PyeongChang late night roundup

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Freestyle Skiing: Four Americans in halfpipe final

All four of the United States’ athletes reached the final of the men’s freeski halfpipe. Aaron Blunck led the field, with two of his compatriots rounding out the top three.

Blunck fell on his first run, but managed to perform well in the second to post the top score of the day. The Americans swept the podium in the X Games just a month ago, and are now on track to do so again.

Full freeski halfpipe recap available here 

Hockey: Unified Korea finish tournament

The Unified Korean hockey team were media darlings during these Games. Tonight they played their final game, losing 1-6 to Sweden. It wasn’t a surprise to see the team so clearly outmatched throughout these Games, but they put on a good effort and always drew in a very positive crowd. The first puck that they scored their first-ever goal with is already en-route to the Hockey Hall of Fame. 

Slovenia suffered a disappointing defeat at the hands of Norway, who failed to record a win until tonight until Alexander Bonsaksen scored in overtime. Slovenia’s opening night 3-2 win over the USA seems long ago as they’re dumped out of the tournament. Norway, on the other hand, advance to the quarterfinals where they face OAR.

Men’s Tournament

NOR def. SLO 2-1 (OT)

Women’s Tournament

SWE def. COR 6-1

SUI def. JPN 1-0

Curling: South Korea clinch spot in semifinals

South Korea booked their place in the semifinals with a 9-6 victory at the expense of the United States. The USA got off to a hot start, but a four point steal by South Korea in the fifth end put the States on the back foot.

Wins for Great Britain and China also make Team USA’s path more difficult. Great Britain are now sitting at 5-3, in fourth place. The USA and China are 4-4 heading into their final games. The U.S. must defeat Sweden in their final round and get a lot of help if they’re to advance.

Women’s Tournament

KOR def. USA 9-6

GBR def. JPN 8-6

CHN def. CAN 7-5

Full curling recap available here 

Speed Skating: South Korea win relay gold as Christie suffers more heartbreak 

South Korea won the gold in the women’s 3000m relay. The South Koreans and Chinese were clear in front after a South Korean skater collided with a Canadian and Italian. Both China and Canada received penalties.

Since Canada and China were both disqualified, the winner of the B Final, the Netherlands, were promoted to the bronze medal. The Netherlands set a new world record in their final.

In the individual 1000m, Elise Christie again faltered in dramatic fashion. She collided with a Chinese skater in the 1,500 last week and badly hurt her right ankle in the process. Her status was questionable heading into this event, of which she is the World Champion.

Christie crashed no later than three seconds after the opening gun, grabbing that right ankle again and looked in visible pain. After a brief discussion with her coach she again took to the starting line, only to limp out of the first turn.

The Briton managed to finish the race in the replay before having to be carried off, but alas Christie was disqualified for bumping her Hungarian opponent in the third lap.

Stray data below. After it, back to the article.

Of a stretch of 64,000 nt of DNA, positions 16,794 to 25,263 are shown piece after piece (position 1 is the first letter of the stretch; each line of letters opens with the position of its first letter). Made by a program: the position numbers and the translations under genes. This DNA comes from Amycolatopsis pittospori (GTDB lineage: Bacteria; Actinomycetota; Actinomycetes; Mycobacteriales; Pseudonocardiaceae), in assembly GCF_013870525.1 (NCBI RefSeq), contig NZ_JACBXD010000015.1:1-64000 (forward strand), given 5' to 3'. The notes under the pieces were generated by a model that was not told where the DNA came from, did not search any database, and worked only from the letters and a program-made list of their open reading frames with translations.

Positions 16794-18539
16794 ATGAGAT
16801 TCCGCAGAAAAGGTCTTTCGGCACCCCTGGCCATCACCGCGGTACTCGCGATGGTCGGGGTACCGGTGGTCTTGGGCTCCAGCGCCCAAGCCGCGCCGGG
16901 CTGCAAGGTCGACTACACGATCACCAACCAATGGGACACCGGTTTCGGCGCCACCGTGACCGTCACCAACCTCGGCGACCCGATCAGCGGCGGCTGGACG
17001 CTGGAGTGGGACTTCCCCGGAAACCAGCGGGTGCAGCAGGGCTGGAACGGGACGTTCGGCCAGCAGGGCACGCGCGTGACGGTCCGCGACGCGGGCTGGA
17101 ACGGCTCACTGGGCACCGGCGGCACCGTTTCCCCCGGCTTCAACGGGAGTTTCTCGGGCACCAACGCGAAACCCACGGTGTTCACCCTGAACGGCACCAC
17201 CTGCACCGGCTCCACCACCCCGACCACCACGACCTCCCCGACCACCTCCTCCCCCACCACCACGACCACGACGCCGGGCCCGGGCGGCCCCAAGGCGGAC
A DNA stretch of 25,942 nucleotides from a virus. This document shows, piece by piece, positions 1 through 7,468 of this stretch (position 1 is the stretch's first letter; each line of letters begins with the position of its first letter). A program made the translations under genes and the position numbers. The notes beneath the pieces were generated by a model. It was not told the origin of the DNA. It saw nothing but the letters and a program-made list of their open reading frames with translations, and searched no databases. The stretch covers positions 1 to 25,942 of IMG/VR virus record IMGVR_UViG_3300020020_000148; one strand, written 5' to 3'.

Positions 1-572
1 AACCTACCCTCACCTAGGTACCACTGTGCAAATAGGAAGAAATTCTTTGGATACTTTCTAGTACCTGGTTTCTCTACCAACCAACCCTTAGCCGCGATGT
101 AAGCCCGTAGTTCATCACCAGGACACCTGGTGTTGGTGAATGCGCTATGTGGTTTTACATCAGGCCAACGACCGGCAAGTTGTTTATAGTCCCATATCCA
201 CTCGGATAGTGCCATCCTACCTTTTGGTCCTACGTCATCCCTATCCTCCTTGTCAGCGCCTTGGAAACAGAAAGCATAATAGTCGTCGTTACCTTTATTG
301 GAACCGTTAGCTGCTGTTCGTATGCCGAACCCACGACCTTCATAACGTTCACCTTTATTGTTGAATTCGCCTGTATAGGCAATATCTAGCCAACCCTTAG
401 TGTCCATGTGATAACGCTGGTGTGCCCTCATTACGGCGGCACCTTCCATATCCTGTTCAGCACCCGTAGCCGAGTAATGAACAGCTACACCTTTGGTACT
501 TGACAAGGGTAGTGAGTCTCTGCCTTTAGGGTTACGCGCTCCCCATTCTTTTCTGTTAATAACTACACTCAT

Nordic Combined: Frenzel in the hunt after large hill 

Erik Frenzel, who won the first Nordic Combined event last week, is currently sitting within striking distance after the large hill portion. Akito Watabe, Jarl Riber, and Wilhelm Denfil occupy the top three spots leading into the 10km cross-country segment.

Full recap available here

Bobsled: Nigerians, Jamaicans complete run; USA in first 

Seun Adigun and Akuoma Omeoga made their Olympic debuts tonight, becoming the first representives from their country to compete in the sport. They currently sit in the bottom of the table at 52.21 seconds.

The Jamaican team of Jazmine Fenlator-Victorian and Carrie Russell also completed their first run in a time of 51.29 seconds. Jamaica faced a scare last week when one of their coaches quit, threatening to take their bobsled and equipment back. Red Stripe, a Jamaican beer company, offered to pay for a sled so that the Jamaicans could compete. 

The American team of Elana Meyers Taylor and Lauren Gibbs are currently leading the pack after the first run.

Biathlon: Fourcade anchors France to mixed relay gold 

Martin Fourcade capitalized on a couple of missed shots from Germany’s Arnd Peiffer to bring home the gold in the team mixed relay. Anais Bescond brought France back into contention in the second leg of the race before Simon Desthieux brought France within 30 seconds of Germany. Fourcade’s brilliance on the skis was more than capable of surpassing Peiffer in the final leg.

Norway and Italy finished second and third, respectively.

U.S. women’s basketball team, statistically greatest ever, rolls to FIBA World Cup title

FIBA Women's World Cup
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The revamped U.S. women’s basketball team may have been the greatest of all time.

The Americans completed, statistically, their most dominant global championship ever by routing China 83-61 in the FIBA World Cup final on Saturday in Sydney — giving them 60 consecutive wins between the Olympics and worlds dating to 2006.

It marked the largest margin of victory in a World Cup final since the event converted from a fully round-robin format in 1983.